Glen's keen, unfiltered insights into his own sexuality, and that of the culture at large (on coming out to his bewildered parents: "Nature or nurture, it's your fault, so get over it"), mark him as a take-no-shit authority figure to both Russell and the viewer. Interrupting his own artistic interrogation to hurl abuse back at a gang of bigots outside his window, he's the kind of captivatingly unhinged provocateur who, in the same moment of screaming at homophobes that he'll rape their holes if they don't stop giving him shit, has no problem letting you know that he's got a thing about pits. By contrast, Russell is terrified of kissing in public and is careful not to leave obvious clues of his orientation out in the open; hastily scrambling the fridge magnets with which Glen has spelt the word 'faggot' when he wasn't looking. In sketching the yin and yang of modern gay men that Glen and Russell appear to represent (one singing his sexuality from the eves while the other haughtily guards it), critics have praised the film's kitchen sink naturalism, and the jostling tone has an unscripted quality that makes it all sound very off the cuff—chatter with the impression of unprocessed thought.  Bizarrely, many American journalists have identified these traits as having something in common with the New York mumblecore scene, a patently wrong-headed notion, as Glen and Russell have far too much to say, their articulation only stumbled by a desire to say so much all at once. The pair hash out various concerns—including the "ghetto-isation" of queer art—from every conceivable angle, considering wider cultural implications rather than narrow-mindedly speaking from a place of self-entitled ennui.

Russell seems to pass Glen's post-coital assessment, as the two continue to spend the rest of the weekend in each other's company (at the end of which Glen will jet off to art school in America). Worldviews clash, interrelate and finally converge in the mutual respect of silently agreeing to disagree. At the root of Glen's project, which serves as the inciting incident for a weekend of seesaw-philosophising, is the idea that when you sleep with someone you become a blank canvas onto which you can project who you want to be—the gap between the projection and reality is where one finds the truth. It's in that same gap that I found myself questioning the truth of Glen and Russell as a romantic couple. With time ticking down, there's a sense of genuine unfettered candour between these two men as pleasantries are quickly dispensed. Mutually becoming more and more enamoured, both start to really open up and reveal themselves to us, people we stand a chance of really getting to know and not just characters whose behaviour is at the behest of slow-build scripting and a clear three act structure. This brazen honesty is something critics have gone ga-ga for, but a later sex scene hangs a question mark over all that was tender and touching before it. The lovers barely seem to look at each other as they grind away, the film shoving what's best described as unchecked lust in our face with the misplaced pride of a cat bringing a dead mouse to the door. The sudden greater concern with body parts and anatomy, over heart-melting glances, retro-actively cheapens their relationship to the point where the earlier effusive peeling of layers is relegated to an altogether different kind of seduction. Understandably, the scene is tinged with desperation after having reached a point where all verbiage has been exhausted and they're unlikely to ever see each other again, but once this desperation asserts itself as the predominant tone and wilts the blossoming romance for which the film is being celebrated, you have to wonder if the promise made with each other's bodies is an empty one. The rarest and best kind of sex scenes that serve the story beyond mere titillation, use gestures to carry on where the dialogue left off and in this way the carnality must be just as spontaneous if we're to ever see a character for who they really are and learn their secrets. The sex scenes of Weekend only ever feel mechanical and not unlike Glen, childish in their art school provocation. The only secret learned here is that both men are still projecting even at their most emotionally naked. What before seemed like such a genuine, complicit bond of trust was perhaps just another way of hopping back into bed without the pretence of a research project—not just Glen, but Russell too, in the way he consciously tests the barriers of both his queer and straight life, wanting to spend more and more time in one world without ever allowing the two to intermesh.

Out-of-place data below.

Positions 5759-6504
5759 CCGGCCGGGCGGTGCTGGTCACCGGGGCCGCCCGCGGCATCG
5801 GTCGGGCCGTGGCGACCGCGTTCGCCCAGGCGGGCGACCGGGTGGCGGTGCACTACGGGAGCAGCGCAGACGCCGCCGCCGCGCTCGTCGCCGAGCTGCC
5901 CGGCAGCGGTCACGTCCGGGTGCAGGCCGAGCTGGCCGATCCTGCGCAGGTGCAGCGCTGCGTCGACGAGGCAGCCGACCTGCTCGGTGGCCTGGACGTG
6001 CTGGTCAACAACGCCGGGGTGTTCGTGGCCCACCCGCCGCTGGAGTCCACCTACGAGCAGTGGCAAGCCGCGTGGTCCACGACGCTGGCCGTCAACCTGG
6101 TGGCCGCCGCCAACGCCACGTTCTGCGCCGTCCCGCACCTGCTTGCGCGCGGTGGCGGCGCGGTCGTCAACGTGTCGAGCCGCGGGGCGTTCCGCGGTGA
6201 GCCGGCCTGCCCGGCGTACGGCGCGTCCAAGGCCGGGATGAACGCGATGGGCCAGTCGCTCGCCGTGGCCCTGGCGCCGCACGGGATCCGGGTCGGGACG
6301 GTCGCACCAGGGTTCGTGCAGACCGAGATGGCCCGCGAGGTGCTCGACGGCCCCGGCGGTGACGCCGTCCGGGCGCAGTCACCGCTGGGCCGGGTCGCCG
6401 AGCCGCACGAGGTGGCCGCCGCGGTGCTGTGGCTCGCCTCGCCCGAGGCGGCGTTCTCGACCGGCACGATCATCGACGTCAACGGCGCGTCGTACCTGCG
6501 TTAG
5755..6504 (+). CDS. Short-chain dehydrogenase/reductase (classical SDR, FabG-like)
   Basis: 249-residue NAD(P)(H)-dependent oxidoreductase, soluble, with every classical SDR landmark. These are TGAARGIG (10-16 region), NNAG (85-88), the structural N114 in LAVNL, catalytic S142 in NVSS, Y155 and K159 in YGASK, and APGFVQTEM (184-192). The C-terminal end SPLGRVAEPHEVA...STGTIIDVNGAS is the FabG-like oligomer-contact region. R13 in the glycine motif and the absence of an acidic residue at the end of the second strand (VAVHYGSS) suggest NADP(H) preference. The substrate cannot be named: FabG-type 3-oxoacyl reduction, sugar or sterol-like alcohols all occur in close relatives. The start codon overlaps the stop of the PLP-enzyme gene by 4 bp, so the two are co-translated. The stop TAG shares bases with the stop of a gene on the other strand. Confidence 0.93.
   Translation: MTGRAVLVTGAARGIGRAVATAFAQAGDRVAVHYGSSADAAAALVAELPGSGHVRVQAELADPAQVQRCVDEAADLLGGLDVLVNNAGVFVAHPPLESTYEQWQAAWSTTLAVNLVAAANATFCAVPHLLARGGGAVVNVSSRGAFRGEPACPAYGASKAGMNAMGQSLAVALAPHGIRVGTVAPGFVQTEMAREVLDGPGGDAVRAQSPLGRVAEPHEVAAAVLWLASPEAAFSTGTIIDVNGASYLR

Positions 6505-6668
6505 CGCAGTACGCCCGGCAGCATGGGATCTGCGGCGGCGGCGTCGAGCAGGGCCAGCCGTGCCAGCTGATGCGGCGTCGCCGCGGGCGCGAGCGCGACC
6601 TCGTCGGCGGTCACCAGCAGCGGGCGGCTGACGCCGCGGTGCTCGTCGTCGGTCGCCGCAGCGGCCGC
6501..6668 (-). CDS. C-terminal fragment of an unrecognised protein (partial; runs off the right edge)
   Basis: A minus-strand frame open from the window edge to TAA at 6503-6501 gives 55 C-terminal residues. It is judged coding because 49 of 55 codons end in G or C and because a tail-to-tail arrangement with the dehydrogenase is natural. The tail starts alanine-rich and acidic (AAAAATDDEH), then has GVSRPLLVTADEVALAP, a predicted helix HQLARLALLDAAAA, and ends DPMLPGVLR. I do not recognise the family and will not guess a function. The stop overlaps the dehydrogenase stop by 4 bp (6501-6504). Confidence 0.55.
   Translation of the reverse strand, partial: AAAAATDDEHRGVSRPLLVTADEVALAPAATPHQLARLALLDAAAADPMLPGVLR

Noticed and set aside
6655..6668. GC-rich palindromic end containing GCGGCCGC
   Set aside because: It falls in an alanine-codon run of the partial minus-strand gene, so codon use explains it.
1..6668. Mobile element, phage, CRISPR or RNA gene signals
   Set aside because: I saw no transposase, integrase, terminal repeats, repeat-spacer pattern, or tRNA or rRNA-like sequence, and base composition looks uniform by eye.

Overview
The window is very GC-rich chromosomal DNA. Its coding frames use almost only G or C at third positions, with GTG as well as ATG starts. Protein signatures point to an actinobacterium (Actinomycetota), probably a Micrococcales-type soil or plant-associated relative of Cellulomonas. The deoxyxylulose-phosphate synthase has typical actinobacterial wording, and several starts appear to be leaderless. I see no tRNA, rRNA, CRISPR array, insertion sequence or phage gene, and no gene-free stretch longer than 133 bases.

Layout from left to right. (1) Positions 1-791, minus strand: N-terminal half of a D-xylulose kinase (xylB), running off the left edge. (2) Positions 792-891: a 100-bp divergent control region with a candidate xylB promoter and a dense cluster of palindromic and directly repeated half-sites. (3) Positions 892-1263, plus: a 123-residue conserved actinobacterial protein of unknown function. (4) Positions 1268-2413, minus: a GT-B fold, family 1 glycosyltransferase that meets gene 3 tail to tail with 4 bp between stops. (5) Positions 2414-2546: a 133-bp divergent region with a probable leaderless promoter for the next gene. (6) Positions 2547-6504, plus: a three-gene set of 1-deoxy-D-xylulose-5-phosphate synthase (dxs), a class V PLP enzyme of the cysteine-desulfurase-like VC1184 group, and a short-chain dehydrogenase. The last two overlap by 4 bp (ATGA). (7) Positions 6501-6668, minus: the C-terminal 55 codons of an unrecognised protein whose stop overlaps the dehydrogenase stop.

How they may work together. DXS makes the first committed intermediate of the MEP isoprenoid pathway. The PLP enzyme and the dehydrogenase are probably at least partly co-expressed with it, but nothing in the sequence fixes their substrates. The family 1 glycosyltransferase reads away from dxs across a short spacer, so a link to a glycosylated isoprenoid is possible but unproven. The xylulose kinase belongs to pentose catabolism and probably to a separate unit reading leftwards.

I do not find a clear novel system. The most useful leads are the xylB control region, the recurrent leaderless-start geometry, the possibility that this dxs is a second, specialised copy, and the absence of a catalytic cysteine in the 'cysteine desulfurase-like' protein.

In light of this double life juggling act, Russell's obvious physical discomfort during a late night visit to a gay bar reads as self aware role playing, a way of openly bleeding to attract sharks. He slips in alone with a casualness that belies his little boy lost routine, indicating he's done this before—perhaps regularly—and posing as a questioning newbie is his own guarantee of getting laid. For all the cautious reserve  he shows throughout, it's telling that, after being spied kissing at the local train station, it's Russell who reacts aggressively to a homophobic wolf whistle and not Glen, whose bravado out in public seems to desert him if he's not sufficiently lubed with alcohol. This upending of character brilliantly extrapolates Glen's theory of the unreachable truth between projection and reality, and as a consequence I was deeply impressed by how much thornier the film revealed itself to be. But a thorny film is often difficult to fall in love with, and it's hard to shake the nagging feeling that people are walking out of Weekend enamoured with the projections of Glen and Russell, versus who they really are.

Weekend

UK 2011
97 mins
director
Andrew Haigh
producer
Tristan Goligher
screenplay
Andrew Haigh
cinematography
Urszula Pontikos
editor
Andrew Haigh
music
James Edward Barker
production design
Sarah Finlay
starring
Tom Cullen
Chris New
Laura Freeman
release date (UK)
4 November 2011
review posted
9 November 2011